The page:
Is Rick Ross the only rapper left that still TRUSTS the black community for support?

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Replies

  • RhymesfinestRhymesfinest Posts: 1,892
    edited May 2011
    H-Rap 180 wrote: »
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    I dont think these Sistas have a problem with "obesity" from the looks of their frames...

    The Black community is thankful that we have family in Corrections to help look out for our families that are on lock.

    Im a member of the Black community so Im qualified to say that we could care less about sex-tapes when it comes to music.

    You sound overly-sensitive and unstable, because one minute you support the mans music and elevate him over JayZ and now you are concerned with how he is viewed by a community that you are not a member of.


    Those women are pretty fat them self lol hardly model material lol

    And yeah like i said he is better than Jay Z but just trying to point out that StillDreaming is wrong about his fan base not being majority white and the majority of his record consumers not being white teens
  • RhymesfinestRhymesfinest Posts: 1,892
    edited May 2011
    ptowndonte wrote: »
    I've been to a few places out of town where this statement can be shut down quick. Ghetto ass hoodrat bitches love a fat nigga with money


    Of course law of averages exist and what you saying is true

    But for the most part females period think he is ugly looking
  • KushingtonKushington Posts: 8,011
    edited May 2011
    This dude rhymesfinest is a 14 year old whiteboy from great britain tryin to tell us what black people do in america

    AND trying to say eminem is realer than rick ross because eminem grew up on welfare and didnt have his dad, he's borderline racist if the rest of yall cant tell.....

    this has to be among the dumbest shit ive ever encountered on the IC and alot of dumb shit goes on in this site
  • H-Rap 180H-Rap 180 Posts: 15,452
    edited May 2011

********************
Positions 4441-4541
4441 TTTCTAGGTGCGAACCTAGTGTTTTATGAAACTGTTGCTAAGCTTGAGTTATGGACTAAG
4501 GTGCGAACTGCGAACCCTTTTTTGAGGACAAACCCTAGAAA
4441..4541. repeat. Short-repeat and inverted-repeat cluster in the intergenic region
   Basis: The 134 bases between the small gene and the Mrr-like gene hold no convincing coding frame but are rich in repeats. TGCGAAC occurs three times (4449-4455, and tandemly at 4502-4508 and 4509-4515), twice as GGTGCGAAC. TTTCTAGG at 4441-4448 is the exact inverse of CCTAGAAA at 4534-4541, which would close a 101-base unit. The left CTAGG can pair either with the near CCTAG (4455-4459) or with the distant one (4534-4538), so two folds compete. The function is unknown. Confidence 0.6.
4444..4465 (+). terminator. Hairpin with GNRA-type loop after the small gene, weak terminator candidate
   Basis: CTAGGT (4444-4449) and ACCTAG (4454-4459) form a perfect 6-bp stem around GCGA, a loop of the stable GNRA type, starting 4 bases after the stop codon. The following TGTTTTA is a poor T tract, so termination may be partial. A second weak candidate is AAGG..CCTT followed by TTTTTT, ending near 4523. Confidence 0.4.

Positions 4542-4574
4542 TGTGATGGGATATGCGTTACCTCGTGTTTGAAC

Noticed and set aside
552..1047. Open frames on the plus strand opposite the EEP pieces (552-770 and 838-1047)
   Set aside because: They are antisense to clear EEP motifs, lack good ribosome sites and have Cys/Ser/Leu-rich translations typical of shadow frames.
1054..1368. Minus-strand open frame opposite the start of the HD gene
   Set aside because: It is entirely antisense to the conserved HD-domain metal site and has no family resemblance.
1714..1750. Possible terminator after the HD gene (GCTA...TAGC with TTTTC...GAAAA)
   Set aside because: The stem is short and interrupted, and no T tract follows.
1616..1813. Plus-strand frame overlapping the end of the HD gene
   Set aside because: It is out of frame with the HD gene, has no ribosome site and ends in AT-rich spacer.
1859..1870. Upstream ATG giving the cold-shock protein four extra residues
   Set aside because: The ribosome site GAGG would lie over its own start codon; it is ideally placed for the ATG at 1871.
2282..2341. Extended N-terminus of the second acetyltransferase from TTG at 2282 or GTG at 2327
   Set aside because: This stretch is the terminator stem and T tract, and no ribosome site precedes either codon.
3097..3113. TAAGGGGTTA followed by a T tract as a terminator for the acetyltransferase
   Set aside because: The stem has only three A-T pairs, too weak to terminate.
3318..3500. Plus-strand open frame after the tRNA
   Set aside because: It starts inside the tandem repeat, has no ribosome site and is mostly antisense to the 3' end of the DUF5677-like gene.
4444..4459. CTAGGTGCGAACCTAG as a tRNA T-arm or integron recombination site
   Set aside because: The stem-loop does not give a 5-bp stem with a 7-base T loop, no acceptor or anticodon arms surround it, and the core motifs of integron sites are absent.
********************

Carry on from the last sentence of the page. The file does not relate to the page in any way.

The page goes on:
ptowndonte wrote: »
    I get it now. StillDreaming would rather for young black talent to stay cornered in the shoot 'em up bang bang, and 200 bricks rap. I understand, cause THAT is keeping it black. Fuck the white man

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    JayZ dosent think too kindly of people who say "Fuck the white man".

    Or we could change our avatars and hope that young black talent stay cornered in the "Hard out here for a pimp" or sippin sizzurp cause THATS keeping it black. Death to the Negro.
  • StillDreamingStillDreaming Posts: 4,989
    edited May 2011
    yea but i said when he perform his g shit we still love him his new shit bein wack dont make his old shit not jam anymore . shit juvie still doin shows off of 400 degreez and in an all black club like the one he and ross where performin in he doin his g shit not that pop shit he do that at the white boy club

    Juvie is different though. Post a track where Juvie did anything remotely close to that Hard Rock shit I just posted. Plus I distinctively remember ya boy Curtis making some derogatory remarks about the BET awards one year. Curtis is a white mans slave now, and I can't help but feel comfort in knowing this munkey will never pollute urban radio again with his foolishness.
  • ratchet bityratchet bity Posts: 1,173
    edited May 2011
    some time when u in da game a long time fans want u to change i remember people use to say 36 mafia rap bout same shit 20 years they switch it stay makin bullshit like lolli llolli niggaz was like we want that old 36
  • ratchet bityratchet bity Posts: 1,173
    edited May 2011
    Juvie is different though. Post a track where Juvie did anything remotely close to that Hard Rock shit I just posted. Plus I distinctively remember ya boy Curtis making some derogatory remarks about the BET awards one year. Curtis is a white mans slave now, and I can't help but feel comfort in knowing this munkey will never pollute urban radio again with his foolishness.

    he can and u know he can if he go back to grodt if the music hot nuthin else matters rick ross proves that. but bet needs to be talked about alot of people talk bout bet dead prez master p shid people in general talk bout bet. just like i was sayin bout 36 mafia nobody jammin them now if they go back to old shit its all good
  • RhymesfinestRhymesfinest Posts: 1,892
    edited May 2011
    Kushington wrote: »
    This dude rhymesfinest is a 14 year old whiteboy from great britain tryin to tell us what black people do in america

    AND trying to say eminem is realer than rick ross because eminem grew up on welfare and didnt have his dad, he's borderline racist if the rest of yall cant tell.....